Connecting Country short film and our fellow Community Conservationists
Posted on 27 February, 2018 by Tanya Loos
Connecting Country stars in the short film ‘Safeguarding woodland birds’, now launched in the big wide world and available to view at the link below. This is one of ten films forming the Community Conservationists series made by the Remember the Wild team, and funded by the Wettenhall Environment Trust.
Marie speaks beautifully about Connecting Country and its purpose. The film is well worth watching, especially if you are new to Connecting Country and wondering what we are all about. Its focus is our work on woodland birds, but could easily have been on many aspects of our work, like our amazing nest box program for brush-tailed phascogale and sugar gliders.
Asha from our office recently attended the gala launch of the series in Melbourne, and made a presentation about Connecting Country. We are delighted to be a part of this series, and feel we’re in very good company with our fellow Community Conservationists.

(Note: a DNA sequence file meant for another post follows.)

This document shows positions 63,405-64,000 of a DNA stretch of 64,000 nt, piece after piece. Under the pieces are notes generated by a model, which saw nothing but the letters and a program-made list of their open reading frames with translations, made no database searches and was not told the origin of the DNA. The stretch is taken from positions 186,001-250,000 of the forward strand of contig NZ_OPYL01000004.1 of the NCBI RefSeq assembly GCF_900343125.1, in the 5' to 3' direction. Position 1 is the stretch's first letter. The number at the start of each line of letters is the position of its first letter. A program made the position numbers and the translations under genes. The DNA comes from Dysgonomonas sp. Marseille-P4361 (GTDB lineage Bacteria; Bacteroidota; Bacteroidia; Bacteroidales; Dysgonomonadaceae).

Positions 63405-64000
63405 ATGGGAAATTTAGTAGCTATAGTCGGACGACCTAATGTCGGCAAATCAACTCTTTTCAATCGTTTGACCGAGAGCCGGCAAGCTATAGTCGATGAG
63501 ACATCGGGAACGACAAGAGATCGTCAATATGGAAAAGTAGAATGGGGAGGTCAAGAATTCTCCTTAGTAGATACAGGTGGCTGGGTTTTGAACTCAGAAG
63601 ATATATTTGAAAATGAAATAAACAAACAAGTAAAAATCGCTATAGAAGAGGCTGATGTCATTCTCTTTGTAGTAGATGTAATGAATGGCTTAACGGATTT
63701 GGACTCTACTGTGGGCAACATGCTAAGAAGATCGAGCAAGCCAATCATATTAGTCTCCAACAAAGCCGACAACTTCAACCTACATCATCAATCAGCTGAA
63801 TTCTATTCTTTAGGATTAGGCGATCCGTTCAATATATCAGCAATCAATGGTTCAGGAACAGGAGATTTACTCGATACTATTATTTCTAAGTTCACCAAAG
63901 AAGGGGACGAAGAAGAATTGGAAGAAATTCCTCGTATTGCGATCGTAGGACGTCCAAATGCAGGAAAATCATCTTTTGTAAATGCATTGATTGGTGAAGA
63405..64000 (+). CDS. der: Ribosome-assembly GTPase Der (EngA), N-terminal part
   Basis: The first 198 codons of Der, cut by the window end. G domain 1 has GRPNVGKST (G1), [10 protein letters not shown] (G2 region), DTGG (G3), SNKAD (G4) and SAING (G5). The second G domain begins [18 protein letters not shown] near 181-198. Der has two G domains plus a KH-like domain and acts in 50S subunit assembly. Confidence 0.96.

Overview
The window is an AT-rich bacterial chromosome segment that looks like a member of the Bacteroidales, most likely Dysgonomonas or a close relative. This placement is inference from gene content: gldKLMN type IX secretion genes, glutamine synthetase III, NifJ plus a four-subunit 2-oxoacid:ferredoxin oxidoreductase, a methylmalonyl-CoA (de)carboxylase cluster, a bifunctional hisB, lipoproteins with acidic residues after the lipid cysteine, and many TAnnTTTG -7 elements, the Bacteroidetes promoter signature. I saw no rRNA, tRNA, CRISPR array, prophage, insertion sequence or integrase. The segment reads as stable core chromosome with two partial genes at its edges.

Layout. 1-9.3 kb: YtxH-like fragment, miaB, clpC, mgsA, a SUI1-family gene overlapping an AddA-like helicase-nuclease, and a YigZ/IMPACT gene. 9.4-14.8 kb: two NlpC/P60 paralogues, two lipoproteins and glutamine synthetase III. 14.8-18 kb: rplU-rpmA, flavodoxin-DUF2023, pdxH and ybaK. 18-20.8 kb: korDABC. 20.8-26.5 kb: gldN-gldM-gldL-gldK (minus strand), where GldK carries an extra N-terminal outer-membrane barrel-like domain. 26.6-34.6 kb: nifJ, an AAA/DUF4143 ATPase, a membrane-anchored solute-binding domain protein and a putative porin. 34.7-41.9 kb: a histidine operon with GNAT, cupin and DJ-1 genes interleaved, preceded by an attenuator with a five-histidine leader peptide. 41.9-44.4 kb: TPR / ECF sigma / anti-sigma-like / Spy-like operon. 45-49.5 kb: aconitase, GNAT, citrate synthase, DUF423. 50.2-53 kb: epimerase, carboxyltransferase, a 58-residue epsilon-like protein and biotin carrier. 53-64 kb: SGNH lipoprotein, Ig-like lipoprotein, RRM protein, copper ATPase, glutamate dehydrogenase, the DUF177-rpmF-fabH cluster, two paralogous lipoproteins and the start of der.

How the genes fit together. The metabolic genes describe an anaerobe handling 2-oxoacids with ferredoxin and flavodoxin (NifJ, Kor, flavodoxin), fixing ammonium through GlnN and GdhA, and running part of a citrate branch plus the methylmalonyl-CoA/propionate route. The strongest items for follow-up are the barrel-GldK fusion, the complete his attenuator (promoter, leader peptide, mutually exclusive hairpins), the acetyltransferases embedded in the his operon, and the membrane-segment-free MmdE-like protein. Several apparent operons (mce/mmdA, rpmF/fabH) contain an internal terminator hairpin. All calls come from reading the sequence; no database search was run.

To see our film and the other Community Conservationists click this link: https://vimeo.com/rememberthewildaus
Below is a series of photos from the filming. To move through the gallery of images hover your mouse over the right. To read more about the project see our blog post here.
Here is a description of the Community Conservationists initiative, from the website Remember the wild.
‘Through our Community Conservationists initiative we aim to raise the profile of the people in our community working hard to conserve our natural world. These everyday heroes are many, yet we seldom hear about them, and we believe it’s time to tell their stories loud and clear.
Community Conservationists is about celebrating the tree-planters, the wildlife carers, the citizen scientists, and anyone else who is putting in the hard yards for the good of us all. By sharing their stories we aim to better connect people with the nature and conservation issues on which they work, as well as help them to attract more support from our community. We promote our Community Conservationists stories far and wide and allow the groups to use them whenever and wherever they want, so they may inspire others.’